Director: Darren Aronofsky
It would be an incredible hard task to market a movie like this, you have to attract an audience and not ruin the movie in the trailers or other marketing, it did succeed at marketing it well. What really attracted me to this movie originally was the fact the it was a Darren Aronofsky film, he is one of my favorite directors right now, and I wasn’t sure how it would turn out since it was about ballet. What it ended up being was a tense physiological horror movie that kept me on the edge of my seat the entire time. It is easy to admit to this but Natalie Portman deserved the Oscar that she did win, she isn;t my favorite actress but she can surprise me sometimes, for the role of Nina Sayers. It is good to see the Academy to award the right person for the awards which doesn’t happen all the time, like Rooney Mara. What Darren Aronofsky has done is created a movie that is both emotionally and physiologically daunting, which he is good at like Pi or Requiem for a Dream, and a movie that has fascinated me every time that I’ve watched it.
Nina (Portman) is a ballerina in a New York City ballet company whose life, like all those in her profession, is completely consumed with dance. She lives with her obsessive former ballerina mother Erica (Hershey) who exerts a suffocating control over her. When artistic director Thomas Leroy (Cassel) decides to replace prima ballerina Beth MacIntyre (Ryder) for the opening production of their new season, Swan Lake, Nina is his first choice. But Nina has competition: a new dancer, Lily (Kunis), who impresses Leroy as well. Swan Lake requires a dancer who can play both the White Swan with innocence and grace, and the Black Swan, who represents guile and sensuality. Nina fits the White Swan role perfectly but Lily is the personification of the Black Swan. As the two young dancers expand their rivalry into a twisted friendship, Nina begins to get more in touch with her dark side – a recklessness that threatens to destroy her.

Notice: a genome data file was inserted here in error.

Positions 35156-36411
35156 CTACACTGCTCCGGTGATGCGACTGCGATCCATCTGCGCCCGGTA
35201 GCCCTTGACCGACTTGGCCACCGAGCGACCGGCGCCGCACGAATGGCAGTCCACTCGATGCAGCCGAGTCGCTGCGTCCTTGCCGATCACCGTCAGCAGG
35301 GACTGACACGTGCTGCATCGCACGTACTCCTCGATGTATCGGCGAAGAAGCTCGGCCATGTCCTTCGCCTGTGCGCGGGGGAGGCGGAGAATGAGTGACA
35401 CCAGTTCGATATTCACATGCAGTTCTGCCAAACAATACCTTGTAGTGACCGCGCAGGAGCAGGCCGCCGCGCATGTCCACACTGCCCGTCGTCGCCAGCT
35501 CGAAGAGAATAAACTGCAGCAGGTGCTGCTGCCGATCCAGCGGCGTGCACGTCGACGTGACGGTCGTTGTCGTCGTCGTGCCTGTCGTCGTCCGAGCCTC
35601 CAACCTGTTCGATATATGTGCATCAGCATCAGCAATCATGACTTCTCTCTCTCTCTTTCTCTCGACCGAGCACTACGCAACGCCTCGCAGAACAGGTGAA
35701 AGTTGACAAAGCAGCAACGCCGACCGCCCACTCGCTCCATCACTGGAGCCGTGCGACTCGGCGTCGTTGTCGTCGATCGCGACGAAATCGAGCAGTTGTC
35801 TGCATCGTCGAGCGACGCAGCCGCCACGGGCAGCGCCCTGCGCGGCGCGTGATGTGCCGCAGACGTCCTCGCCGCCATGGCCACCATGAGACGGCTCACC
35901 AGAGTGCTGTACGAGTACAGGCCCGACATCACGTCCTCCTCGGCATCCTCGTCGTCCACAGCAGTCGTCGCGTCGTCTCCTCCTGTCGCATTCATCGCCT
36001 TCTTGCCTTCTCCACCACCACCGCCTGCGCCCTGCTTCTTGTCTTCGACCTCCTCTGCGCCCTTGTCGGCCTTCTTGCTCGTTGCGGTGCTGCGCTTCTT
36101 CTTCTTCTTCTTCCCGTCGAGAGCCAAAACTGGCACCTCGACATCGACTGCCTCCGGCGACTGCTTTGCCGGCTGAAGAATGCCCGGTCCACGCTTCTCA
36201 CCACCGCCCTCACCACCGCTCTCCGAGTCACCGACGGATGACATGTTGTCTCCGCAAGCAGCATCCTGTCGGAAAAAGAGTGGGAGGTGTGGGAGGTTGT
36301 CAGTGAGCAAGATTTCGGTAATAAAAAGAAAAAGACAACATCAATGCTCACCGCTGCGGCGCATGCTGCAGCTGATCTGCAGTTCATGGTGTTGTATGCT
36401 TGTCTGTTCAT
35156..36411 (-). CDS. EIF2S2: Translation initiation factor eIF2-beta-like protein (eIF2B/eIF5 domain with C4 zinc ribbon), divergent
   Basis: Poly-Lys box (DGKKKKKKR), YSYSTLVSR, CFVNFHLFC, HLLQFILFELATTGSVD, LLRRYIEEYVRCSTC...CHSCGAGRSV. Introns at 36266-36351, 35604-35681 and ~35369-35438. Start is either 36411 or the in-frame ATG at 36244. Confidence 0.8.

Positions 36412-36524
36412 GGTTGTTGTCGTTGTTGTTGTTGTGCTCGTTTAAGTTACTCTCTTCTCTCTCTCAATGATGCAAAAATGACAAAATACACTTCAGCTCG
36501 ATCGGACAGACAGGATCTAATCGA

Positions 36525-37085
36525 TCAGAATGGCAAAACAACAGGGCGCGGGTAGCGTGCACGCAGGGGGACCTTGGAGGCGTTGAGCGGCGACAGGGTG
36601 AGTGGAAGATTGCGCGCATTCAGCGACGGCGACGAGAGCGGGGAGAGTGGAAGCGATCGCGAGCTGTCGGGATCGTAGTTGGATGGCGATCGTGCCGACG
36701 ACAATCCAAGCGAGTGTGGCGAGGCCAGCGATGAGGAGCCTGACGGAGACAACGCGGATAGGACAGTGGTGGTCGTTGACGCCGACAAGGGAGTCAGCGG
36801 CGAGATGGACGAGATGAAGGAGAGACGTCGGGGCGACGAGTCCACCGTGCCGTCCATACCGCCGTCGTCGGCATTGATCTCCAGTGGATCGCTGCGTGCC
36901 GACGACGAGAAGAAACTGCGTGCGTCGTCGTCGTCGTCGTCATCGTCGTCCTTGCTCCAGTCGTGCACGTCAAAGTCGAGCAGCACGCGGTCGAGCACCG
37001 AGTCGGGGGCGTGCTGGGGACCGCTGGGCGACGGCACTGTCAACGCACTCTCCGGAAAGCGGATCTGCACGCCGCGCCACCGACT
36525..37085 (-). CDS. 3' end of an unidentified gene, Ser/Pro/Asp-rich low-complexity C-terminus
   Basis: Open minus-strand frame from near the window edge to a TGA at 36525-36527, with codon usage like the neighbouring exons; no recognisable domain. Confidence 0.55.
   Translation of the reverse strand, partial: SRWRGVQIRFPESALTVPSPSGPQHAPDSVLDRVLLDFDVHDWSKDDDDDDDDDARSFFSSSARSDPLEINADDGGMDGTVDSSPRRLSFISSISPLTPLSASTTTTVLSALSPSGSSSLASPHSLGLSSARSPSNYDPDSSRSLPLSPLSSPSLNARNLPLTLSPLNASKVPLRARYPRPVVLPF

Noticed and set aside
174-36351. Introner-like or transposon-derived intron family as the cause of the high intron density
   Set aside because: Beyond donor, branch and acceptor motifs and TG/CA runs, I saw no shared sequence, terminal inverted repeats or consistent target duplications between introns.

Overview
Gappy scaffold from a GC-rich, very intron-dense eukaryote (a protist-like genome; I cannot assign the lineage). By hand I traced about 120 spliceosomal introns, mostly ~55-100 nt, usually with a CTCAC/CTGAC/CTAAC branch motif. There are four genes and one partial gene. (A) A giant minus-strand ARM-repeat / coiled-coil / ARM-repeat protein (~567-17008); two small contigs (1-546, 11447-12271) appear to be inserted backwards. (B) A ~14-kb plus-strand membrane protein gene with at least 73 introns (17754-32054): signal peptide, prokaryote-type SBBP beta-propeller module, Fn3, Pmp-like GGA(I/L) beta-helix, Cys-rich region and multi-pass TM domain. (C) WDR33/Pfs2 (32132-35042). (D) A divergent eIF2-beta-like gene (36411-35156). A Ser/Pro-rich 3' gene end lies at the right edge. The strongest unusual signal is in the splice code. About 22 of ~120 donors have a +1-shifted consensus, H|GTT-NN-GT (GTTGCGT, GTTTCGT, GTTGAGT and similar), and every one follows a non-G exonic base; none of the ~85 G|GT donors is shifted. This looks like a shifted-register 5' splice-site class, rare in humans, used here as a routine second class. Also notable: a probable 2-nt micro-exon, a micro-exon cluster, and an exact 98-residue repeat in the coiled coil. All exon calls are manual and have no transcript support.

What I find interesting about this movie is that it makes a good example of over perfection and how people will always try to be perfect and will do anything to obtain it. She is desperate to to obtain perfection in her role that she becomes crazy, hallucinating and doing things she would never have done before she got the role. Mila Kunis plays the polar opposite of Nina perfectly, she is essential what Nina needs to be to fill the role of the Black Swan, I am surprised she didn’t receive an Oscar nomination. The ending, I think is the most important because it is a showcase of Nina essential killing off the good side of her personality and full embracing the bad side. It was a perfect way to end the film and it shows, even at her death she did all for perfection and her dying words showcase exactly that. I truly find it hard to write a lot about the film, but thats just my perspective, and I know for a fact that there is a lot that can be written about it, if you take the time to analyze it, which is not what I am doing. I find this movie to be something that everyone should experience but it may be to much for some people. One of the best movies of 2010 and my third favorite of that year.
9.5 out of 10
- See Natalie Portman’s Amazing Black Swan Makeup (bellasugar.com)
- Black Swan (cinesprit.wordpress.com)
- Black Swan (milenanik3.wordpress.com)
- Black Swan (mhmoviereviews.com)
- Natalie Portman’s Black Swan Dancing Controversy Continues – Do You Care If She Performed Her Own Moves? (popsugar.com)
- Paramount Acquiring Aronofsky’s George Washington Film, ‘The General’ (screenrant.com)
- A Behind-the-Scenes Look at the Makeup of Black Swan (bellasugar.com)